Silence is Harmful and Unhelpful

But staying silent does more harm than good. It closes people off from us, and creates feelings of isolation. It also prevents us from working through our emotions. I’ve rarely expressed my suicidal ideation to my friends and family, but when I have, I’ve been lucky. No one has freaked out or gotten angry with me for expressing these thoughts. But, I still felt fear when doing so. Just as I feel fear now, writing this post.

But I am doing it because Anna Borges inspired me to be a bit more vocal about my feelings. I am not asking for help, advice, or sympathy. I am just asking anyone reading this to understand that many people have these thoughts. In fact, you, dear reader, may be feeling something similar at this moment. And that’s okay.

It’s okay to have these feelings. And it’s okay to not feel okay. Furthermore, it’s even okay to not want to share these feelings with others. But you know what else is okay? Wanting to and needing to share these feelings. Humans are social creatures. We need people we can trust in our lives, and we need to express ourselves. There is no shame in sharing your dark thoughts.

If you don’t think you have someone you can talk to about this, there are plenty of online resources. One example is the National Suicide Prevention Hotline. Phone number: 1-800-273-8255.

You can also comment here, and I will listen. Though, I understand if you don’t want to.

As for me, I’ve been feeling blue, so I bought myself a new pillow. It’s a silly thing and it won’t stop my suicidal ideation, but I needed one. And sometimes getting things that we need and want can help keep the darkness at bay.

The image shows my new pillow, something I bought for myself to stay happy and prevent suicidal ideation.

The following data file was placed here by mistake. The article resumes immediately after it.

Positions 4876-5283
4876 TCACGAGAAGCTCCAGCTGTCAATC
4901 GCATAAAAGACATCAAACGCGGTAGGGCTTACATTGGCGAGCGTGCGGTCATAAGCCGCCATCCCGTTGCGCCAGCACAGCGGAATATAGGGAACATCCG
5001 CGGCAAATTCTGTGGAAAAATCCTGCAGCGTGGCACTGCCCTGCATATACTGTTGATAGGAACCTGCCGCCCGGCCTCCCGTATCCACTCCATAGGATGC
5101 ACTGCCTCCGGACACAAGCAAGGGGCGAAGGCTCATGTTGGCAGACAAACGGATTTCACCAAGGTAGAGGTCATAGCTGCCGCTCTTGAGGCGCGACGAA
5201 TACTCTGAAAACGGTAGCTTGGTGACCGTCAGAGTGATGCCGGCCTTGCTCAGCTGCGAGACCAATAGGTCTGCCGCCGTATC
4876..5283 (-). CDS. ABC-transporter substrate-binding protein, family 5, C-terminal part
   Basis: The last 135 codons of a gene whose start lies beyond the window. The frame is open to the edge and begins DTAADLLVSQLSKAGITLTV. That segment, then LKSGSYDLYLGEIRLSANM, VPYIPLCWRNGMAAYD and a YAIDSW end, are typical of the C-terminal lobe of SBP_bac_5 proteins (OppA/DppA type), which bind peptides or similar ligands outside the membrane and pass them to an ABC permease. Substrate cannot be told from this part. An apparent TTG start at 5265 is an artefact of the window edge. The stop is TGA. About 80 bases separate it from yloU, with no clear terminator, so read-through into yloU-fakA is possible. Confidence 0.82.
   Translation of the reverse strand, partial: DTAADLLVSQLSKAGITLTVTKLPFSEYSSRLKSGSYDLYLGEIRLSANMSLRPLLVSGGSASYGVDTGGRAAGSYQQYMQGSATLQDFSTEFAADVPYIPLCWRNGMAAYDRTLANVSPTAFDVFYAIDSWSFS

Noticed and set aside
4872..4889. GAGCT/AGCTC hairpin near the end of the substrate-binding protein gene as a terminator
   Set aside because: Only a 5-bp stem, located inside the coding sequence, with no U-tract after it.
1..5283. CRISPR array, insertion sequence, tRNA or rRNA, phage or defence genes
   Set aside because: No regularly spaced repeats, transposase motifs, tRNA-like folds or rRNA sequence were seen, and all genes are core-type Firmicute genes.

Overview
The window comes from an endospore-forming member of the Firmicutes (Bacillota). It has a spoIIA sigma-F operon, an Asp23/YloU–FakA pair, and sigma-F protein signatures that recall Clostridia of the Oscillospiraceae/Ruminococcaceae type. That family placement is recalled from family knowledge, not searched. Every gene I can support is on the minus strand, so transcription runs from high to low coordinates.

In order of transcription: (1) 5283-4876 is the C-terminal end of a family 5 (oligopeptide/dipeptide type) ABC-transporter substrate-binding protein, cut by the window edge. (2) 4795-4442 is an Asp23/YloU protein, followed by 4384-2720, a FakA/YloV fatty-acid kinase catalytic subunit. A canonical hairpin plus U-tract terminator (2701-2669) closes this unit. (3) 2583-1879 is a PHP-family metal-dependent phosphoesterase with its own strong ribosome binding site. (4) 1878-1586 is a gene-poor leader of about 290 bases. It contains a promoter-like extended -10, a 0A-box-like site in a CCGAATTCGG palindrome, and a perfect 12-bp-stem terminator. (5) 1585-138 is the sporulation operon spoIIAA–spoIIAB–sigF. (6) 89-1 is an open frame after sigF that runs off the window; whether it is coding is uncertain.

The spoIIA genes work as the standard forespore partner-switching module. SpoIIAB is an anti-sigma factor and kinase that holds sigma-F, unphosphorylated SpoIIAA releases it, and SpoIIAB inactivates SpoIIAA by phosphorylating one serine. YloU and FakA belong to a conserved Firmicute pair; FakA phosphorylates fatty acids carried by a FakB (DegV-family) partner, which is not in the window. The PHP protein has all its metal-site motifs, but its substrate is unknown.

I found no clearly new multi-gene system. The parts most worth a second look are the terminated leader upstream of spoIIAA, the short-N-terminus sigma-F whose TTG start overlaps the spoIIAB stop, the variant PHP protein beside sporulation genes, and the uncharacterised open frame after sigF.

Listen and Be There Without Judgement

If someone comes to you with feelings of darkness, be kind. Understand it took a lot for them to open up. You can experience anxiety and anger and fear, but later. Let them tell their story. Open your ears and your heart. Close your mouth and your rational mind. There will be time for all of that later. But listening is so important. Many people don’t feel heard, and that adds to the pain. When we don’t feel heard, we don’t feel valued. And when we don’t feel valued by others, we often have difficulty valuing ourselves.

I’m not saying we need others to validate us before we can validate ourselves. However, I know when I feel down and worthless, it is nice to hear others express their feelings of love for me. It feels good to be valued by others. Additionally, by listening to your friend who is going through a rough patch without judging them or giving them advice, you show them that they aren’t a burden.

This is important because so many people don’t share for fear of burdening the listener. And yeah, it can be hard work listening to someone talk about suicide. It can also feel burdensome if your friend keeps telling you the same thing without changing. At that point, it sounds like complaining. But, remember, this is a process. It’s okay as the listener to feel like you can’t take it all. You don’t have to be there all the time, but be there when you can. Help when and how you can. It matters more than you think.

Thank you for reading. I love you, even if I don’t know you.